Join them in-person for two in-depth information outreach sessions on our two grant programs, the Maryland Agricultural Education and Rural Development Assistance Fund (MAERDAF) and the Rural Maryland Prosperity Investment Fund (RMPIF), including past recipients, requirements, eligibility and application process.
- Western Maryland MAERDAF/RMPIF Grant Info Session –
May 9, 2017, 11:30am-1:30pm, Frostburg Senior Center, 27 South Water Street, Frostburg, MD
- Southern Maryland MAERDAF/RMPIF Grant Info Session –
May 12, 2017, 10:30am -12:30pm, Tri-County Council of Southern Maryland, 15045 Burnt Store Road, Hughesville, MD
This is a great opportunity to have your questions answered in a friendly setting prior to embarking on the application process. Plus, lunch will be included! Please be sure to register on their events page here.
If you have any questions, please contact them at 410.841.5772 or firstname.lastname@example.org.
As part of an effort to curb health care cost for the Anne Arundel County Public School System, three of the schools’ unions agreed to increases in copays for some prescriptions drugs to save the school system about $400,000. The three-year agreement starts in 2018.
As reported by The Capital Gazette,
The school system’s health care fund has faced about a $20 million deficit in the past two years. Medical costs rose and the school system has been expanding its staff. Earlier this year, the school system transferred $2 million from a surplus fund to pay for health care. County Executive Steve Schuh also transferred $5 million from the county budget to help pay for health care for school employees and avoid drastic actions, such as furloughs and layoffs.
Schuh and school officials have said they need to shift some costs of the health insurance to employees to make the fund sustainable.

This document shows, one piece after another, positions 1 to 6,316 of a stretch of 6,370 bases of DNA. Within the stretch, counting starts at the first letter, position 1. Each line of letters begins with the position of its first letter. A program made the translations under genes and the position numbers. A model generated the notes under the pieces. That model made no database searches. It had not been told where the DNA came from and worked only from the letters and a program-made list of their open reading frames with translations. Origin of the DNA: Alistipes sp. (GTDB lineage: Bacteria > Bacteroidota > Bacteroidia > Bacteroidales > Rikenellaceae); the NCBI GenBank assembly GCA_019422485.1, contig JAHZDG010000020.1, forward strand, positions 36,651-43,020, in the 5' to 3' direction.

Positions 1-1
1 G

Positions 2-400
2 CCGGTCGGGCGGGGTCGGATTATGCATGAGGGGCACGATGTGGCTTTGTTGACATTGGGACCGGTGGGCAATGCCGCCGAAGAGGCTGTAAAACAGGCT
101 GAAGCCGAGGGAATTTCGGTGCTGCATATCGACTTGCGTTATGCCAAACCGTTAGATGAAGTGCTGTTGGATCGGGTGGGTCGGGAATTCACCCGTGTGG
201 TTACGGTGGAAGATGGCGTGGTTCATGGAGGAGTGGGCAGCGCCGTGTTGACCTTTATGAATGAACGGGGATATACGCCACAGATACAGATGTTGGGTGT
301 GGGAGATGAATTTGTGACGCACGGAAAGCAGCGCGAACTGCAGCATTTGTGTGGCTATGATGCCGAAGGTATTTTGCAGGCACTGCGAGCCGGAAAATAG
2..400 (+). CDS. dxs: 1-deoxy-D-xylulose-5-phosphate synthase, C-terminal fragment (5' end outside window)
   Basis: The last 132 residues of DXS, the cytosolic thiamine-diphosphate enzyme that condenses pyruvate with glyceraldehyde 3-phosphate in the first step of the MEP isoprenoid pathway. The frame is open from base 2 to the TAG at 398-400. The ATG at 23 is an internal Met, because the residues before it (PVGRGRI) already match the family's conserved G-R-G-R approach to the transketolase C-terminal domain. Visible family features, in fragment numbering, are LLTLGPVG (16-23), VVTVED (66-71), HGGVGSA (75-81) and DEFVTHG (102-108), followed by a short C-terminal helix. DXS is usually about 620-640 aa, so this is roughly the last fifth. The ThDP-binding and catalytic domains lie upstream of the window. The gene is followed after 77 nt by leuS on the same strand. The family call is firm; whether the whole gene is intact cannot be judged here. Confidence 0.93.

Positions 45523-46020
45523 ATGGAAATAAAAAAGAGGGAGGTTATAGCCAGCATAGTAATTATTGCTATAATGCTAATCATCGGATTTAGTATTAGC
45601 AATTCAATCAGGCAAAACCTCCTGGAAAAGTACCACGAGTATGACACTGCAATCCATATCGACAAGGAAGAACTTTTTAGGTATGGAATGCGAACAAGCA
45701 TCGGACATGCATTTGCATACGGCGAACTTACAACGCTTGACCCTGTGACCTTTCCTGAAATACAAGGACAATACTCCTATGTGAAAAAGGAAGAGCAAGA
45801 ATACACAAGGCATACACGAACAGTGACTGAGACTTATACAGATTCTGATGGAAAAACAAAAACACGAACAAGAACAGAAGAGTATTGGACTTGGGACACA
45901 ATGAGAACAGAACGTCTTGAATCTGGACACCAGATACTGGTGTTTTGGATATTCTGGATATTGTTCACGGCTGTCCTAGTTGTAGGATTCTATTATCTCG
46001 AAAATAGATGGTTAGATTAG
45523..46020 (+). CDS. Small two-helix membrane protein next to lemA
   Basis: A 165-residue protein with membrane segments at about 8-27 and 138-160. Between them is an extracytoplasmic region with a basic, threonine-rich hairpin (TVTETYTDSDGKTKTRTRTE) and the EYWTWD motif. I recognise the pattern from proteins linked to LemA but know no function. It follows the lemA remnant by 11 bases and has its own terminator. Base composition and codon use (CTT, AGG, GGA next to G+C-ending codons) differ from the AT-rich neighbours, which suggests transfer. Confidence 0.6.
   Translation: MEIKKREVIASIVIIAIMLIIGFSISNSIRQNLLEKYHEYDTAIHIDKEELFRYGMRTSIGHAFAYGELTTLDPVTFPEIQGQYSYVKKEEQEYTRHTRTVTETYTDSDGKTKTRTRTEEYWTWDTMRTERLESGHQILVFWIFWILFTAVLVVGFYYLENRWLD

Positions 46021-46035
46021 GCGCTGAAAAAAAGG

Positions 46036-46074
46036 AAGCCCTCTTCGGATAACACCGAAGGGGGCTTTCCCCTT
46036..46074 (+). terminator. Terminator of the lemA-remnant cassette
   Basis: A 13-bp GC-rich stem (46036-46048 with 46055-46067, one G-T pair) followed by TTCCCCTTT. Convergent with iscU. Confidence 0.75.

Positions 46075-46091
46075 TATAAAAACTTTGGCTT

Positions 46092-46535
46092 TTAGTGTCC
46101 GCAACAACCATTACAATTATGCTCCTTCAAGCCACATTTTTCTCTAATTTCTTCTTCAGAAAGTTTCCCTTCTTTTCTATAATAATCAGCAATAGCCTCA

The agreement between the school board, Teachers Association of Anne Arundel County, the Association of Educational Leaders, and the American Federation of State, County, and Municipal Employees increases copays for preferred prescription drugs to $20 and non-preferred brand prescriptions to $35. Those unions represent teachers, administrators and maintenance workers respectively. Generic drugs will continue to cost $5.
School staff that belong to those three unions now have copays of $15 for preferred brands and $25 for non-preferred brand.
Under the plan, a new tier called specialty prescriptions, which are defined as injectables with the exception of insulin, would have a copay of $50 in 2018, $65 in 2019 and $75 in 2020.
The agreement also allows specialty prescriptions to be redefined after Jan. 1, 2019.
School officials’ effort to curb costs include an agreement with CareFirst that saves the school system $16.9 million over a three-year period, starting in 2018.
County officials are also asking the State Board of Education to allow the county government to make a one-time allocation of $22.5 million for school health care costs for the fiscal year beginning July 1. This would exempt the school system from the state law that requires the level of per-pupil funding in one year to be matched in all subsequent years.
The state agency is expected to respond by the end of the month.
Read the full article for more information.
Wicomico County Executive Culver has presented his proposed operating budget to the County Council.
As described in the Wicomico County Budget proposal, a continued increase in the County’s net assessable real property base and a positive trend in employment support county investments in services, while allowing the county to maintain current tax rates.
Total Operating Budget
- “The budget formally presented Tuesday to the County Council totals $143.7 million, a 6.2 percent increase over the current year’s budget of $135.2 million,” according to the Independent.
- The budget satistifies the maintenance of effort requirement for the county, including an increaseof more than $1 million required by the maintenance of effort escalator.
- Tax rates remain unchanged in the proposed budget.
Government Employee Salaries